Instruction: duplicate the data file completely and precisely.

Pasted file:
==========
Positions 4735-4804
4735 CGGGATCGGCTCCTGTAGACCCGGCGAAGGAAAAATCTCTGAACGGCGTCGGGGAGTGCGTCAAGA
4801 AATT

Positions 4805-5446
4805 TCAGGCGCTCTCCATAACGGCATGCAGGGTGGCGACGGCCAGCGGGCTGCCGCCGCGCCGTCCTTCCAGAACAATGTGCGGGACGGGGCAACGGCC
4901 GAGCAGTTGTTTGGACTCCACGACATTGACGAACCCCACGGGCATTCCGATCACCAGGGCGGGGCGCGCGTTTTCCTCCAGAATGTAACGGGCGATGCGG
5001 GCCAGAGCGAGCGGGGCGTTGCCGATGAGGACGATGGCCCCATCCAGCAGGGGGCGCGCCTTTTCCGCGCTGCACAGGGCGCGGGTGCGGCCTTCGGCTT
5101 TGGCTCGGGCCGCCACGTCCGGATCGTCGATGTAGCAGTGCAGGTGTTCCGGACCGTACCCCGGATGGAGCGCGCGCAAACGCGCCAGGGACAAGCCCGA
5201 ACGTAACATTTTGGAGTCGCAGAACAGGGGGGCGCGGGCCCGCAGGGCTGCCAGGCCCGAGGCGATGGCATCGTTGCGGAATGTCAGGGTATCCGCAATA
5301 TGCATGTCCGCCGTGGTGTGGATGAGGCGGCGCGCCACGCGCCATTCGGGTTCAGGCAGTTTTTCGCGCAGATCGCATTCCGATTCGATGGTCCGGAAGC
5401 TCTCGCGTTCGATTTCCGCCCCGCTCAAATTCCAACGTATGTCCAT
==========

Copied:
Positions 4735-4804
4735 CGGGATCGGCTCCTGTAGACCCGGCGAAGGAAAAATCTCTGAACGGCGTCGGGGAGTGCGTCAAGA
4801 AATT

Positions 4805-5446
4805 TCAGGCGCTCTCCATAACGGCATGCAGGGTGGCGACGGCCAGCGGGCTGCCGCCGCGCCGTCCTTCCAGAACAATGTGCGGGACGGGGCAACGGCC
4901 GAGCAGTTGTTTGGACTCCACGACATTGACGAACCCCACGGGCATTCCGATCACCAGGGCGGGGCGCGCGTTTTCCTCCAGAATGTAACGGGCGATGCGG
5001 GCCAGAGCGAGCGGGGCGTTGCCGATGAGGACGATGGCCCCATCCAGCAGGGGGCGCGCCTTTTCCGCGCTGCACAGGGCGCGGGTGCGGCCTTCGGCTT
5101 TGGCTCGGGCCGCCACGTCCGGATCGTCGATGTAGCAGTGCAGGTGTTCCGGACCGTACCCCGGATGGAGCGCGCGCAAACGCGCCAGGGACAAGCCCGA
5201 ACGTAACATTTTGGAGTCGCAGAACAGGGGGGCGCGGGCCCGCAGGGCTGCCAGGCCCGAGGCGATGGCATCGTTGCGGAATGTCAGGGTATCCGCAATA
5301 TGCATGTCCGCCGTGGTGTGGATGAGGCGGCGCGCCACGCGCCATTCGGGTTCAGGCAGTTTTTCGCGCAGATCGCATTCCGATTCGATGGTCCGGAAGC
5401 TCTCGCGTTCGATTTCCGCCCCGCTCAAATTCCAACGTATGTCCAT